How the Environmental Sample Processor Works

Sensors: Underwater Research of the Future (SURF Center)

CEO/President Chris Scholin works on the second-generation ESP. Photo: Kim Fulton-Bennett © MBARI 2006

The Second-Generation ESP

The current second-generation (2G) ESP uses small chambers called “pucks” to house the filter material. Water is pulled through the puck until one liter has been filtered or the filter is so loaded with biomass that no more water will pass, whichever comes first. Once filtering is complete, two things can happen, depending on the wishes of the researcher.

The ESP uses small chambers called “pucks” to house the filter material. Photo: Todd Walsh © MBARI 2006.

First, the sample can be “archived”. This means preservative is added to the filter, and the puck is put away for processing once the instrument is recovered. We use RNALater™, which locks all gene expression at the moment it’s applied, without need for freezing. We have had remarkable results using this preservative, obtaining high quality DNA and RNA from the sample even with deployments over eight months long!

Second, the sample can be processed. Here we add a lytic agent and heat to the puck, which breaks open cells, releasing proteins and nucleic acids from every microbe captured on the filter. This new liquid, called a homogenate, is a slurry of molecules that will be very useful in downstream analysis.

The homogenate can be used in a number of ways, depending on how the ESP is configured. Normally, we perform a sandwich-hybridization assay (SHA), introducing some homogenate to a puck containing a pre-printed set of nucleic acid probes. If any of the nucleic acids within the homogenate are complementary to the printed array they will bind and, after addition of a few more chemicals, the printed spot will glow. SHA is particularly useful when biomass is overly abundant; no purification is required and there is no inhibition when arrays are presented with concentrated homogenate. The glowing spots on the array image are then captured with an on-board camera, saved as a .TIFF file, and sent via radio or cell phone back to shore for analysis.

Left, early printing (2000–2013); right, current printing (2014–present). © MBARI

If the ESP has a module attached called the micro-fluidic block (MFB), we can perform quantitative PCR unattended, under the surface of the ocean. The MFB was designed for the manipulation of not milliliters but microliters of fluid, a requirement for qPCR analysis. A small qPCR module was developed in collaboration with Lawrence Livermore National Laboratory, and we have performed in situ qPCR from surface waters (depths of 10 meters) to hydrothermal vents at underwater volcanos (1,800 meters). qPCR is quite sensitive at finding rare targets, but is easily inhibited by large amounts of biomass. Thus SHA and qPCR represent two ends of a continuum depending on the targets of interest and the biomass one expects to encounter.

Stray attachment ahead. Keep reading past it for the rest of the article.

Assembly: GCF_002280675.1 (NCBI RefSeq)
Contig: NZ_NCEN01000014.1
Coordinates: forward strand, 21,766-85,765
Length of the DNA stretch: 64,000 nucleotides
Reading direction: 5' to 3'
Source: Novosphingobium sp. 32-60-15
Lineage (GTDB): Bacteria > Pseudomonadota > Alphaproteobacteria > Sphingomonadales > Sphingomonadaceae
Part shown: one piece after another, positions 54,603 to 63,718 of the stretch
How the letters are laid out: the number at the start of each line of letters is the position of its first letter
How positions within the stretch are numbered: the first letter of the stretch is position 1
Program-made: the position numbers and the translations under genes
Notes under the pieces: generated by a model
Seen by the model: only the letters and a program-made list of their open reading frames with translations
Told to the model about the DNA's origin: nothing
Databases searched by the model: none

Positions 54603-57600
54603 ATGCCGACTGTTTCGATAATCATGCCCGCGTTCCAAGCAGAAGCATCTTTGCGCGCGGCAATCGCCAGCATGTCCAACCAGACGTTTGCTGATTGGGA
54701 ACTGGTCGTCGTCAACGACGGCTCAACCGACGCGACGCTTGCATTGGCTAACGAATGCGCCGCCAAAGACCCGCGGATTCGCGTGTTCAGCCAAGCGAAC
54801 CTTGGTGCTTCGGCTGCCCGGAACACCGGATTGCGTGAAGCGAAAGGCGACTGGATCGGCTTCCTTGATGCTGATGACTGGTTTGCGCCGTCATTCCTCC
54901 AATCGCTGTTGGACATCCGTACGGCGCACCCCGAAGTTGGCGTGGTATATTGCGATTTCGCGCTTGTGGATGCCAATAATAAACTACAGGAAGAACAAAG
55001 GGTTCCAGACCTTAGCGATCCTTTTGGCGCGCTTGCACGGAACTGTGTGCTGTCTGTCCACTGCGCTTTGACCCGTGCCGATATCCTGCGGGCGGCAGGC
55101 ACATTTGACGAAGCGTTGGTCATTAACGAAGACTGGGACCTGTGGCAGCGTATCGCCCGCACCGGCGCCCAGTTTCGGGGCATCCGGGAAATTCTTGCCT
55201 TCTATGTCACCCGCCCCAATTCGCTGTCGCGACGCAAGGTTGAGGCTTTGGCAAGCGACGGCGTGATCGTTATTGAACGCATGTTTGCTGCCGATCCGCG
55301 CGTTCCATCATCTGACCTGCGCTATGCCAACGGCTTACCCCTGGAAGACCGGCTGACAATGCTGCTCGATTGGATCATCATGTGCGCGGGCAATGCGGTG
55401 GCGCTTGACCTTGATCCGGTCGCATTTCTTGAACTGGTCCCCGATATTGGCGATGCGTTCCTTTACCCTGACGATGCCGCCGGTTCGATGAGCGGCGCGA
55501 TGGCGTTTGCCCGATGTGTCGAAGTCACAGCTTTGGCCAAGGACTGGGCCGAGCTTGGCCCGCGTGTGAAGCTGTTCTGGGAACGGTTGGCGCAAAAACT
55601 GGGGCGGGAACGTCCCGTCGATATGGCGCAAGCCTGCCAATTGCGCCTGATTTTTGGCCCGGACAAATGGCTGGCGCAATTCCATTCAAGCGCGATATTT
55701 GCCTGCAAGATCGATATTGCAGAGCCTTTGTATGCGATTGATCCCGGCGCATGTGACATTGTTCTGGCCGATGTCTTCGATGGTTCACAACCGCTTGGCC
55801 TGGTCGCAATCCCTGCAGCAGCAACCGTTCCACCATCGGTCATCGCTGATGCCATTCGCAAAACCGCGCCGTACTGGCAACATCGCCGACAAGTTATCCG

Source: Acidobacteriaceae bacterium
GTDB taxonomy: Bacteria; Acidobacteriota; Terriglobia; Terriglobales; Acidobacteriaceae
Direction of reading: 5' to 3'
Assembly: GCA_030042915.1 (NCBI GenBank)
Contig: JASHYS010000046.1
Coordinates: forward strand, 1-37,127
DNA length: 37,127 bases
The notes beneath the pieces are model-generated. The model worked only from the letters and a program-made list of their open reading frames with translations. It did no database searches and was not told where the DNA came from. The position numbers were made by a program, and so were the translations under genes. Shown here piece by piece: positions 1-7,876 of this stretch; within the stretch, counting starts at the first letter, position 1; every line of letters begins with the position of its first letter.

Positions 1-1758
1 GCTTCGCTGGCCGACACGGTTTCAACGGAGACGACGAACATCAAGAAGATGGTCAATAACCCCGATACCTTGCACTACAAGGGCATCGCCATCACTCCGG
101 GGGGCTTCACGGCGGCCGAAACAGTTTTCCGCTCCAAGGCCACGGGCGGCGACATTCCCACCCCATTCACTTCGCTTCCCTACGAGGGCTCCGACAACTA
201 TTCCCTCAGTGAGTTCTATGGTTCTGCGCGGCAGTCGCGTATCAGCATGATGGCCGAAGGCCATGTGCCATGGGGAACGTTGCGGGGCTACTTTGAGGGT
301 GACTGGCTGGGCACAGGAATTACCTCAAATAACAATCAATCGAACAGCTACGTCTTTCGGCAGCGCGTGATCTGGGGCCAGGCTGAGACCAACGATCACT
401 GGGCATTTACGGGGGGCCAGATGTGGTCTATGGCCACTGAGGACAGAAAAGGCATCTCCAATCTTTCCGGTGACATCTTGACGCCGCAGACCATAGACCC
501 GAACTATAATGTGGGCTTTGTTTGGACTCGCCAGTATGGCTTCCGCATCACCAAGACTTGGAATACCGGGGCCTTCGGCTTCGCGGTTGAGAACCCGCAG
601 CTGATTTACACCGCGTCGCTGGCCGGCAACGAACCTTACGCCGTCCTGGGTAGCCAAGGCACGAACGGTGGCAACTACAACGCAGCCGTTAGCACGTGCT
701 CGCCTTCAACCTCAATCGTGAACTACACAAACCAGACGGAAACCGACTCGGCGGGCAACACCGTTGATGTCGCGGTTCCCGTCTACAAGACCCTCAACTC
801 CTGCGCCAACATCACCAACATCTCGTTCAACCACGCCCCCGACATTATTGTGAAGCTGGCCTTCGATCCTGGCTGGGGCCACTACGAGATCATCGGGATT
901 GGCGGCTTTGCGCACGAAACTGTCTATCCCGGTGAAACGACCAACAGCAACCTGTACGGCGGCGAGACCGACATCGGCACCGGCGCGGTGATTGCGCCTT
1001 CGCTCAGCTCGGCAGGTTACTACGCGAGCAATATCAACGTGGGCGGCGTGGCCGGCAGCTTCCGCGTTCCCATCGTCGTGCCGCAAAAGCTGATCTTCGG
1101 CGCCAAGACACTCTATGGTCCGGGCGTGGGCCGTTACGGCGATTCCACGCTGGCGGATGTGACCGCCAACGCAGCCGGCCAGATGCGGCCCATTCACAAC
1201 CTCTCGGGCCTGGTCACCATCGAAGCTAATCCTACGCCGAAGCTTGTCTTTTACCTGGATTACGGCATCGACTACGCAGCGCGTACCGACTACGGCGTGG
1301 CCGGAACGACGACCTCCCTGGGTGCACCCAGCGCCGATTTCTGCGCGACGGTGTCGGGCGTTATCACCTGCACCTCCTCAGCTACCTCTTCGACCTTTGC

The Third-Generation ESP

The inside of the latest model of the third generation ESP. Photo: Todd Walsh © MBARI 2015.

The third generation (3G) ESP improves on the 2G in a number of ways and is currently under development (2017). The initial goal of the 3G ESP has always been to mount it on an autonomous underwater vehicle (AUV); giving this ecogenomic sensor mobility will be a transformative event in oceanography, as sampling events are no longer locked in one location, sampling water that happens to drift past.

To recast everything the 2G ESP does such that it will fit within a 12-inch-by-24-inch cylinder introduces some enormous engineering challenges, in particular how to shrink the entire instrument into something the size of two basketballs!  Obviously we would not have room for bags of communal reagents, and large waste containers; we had to think of a way to shrink the liquid requirements to perform the biology.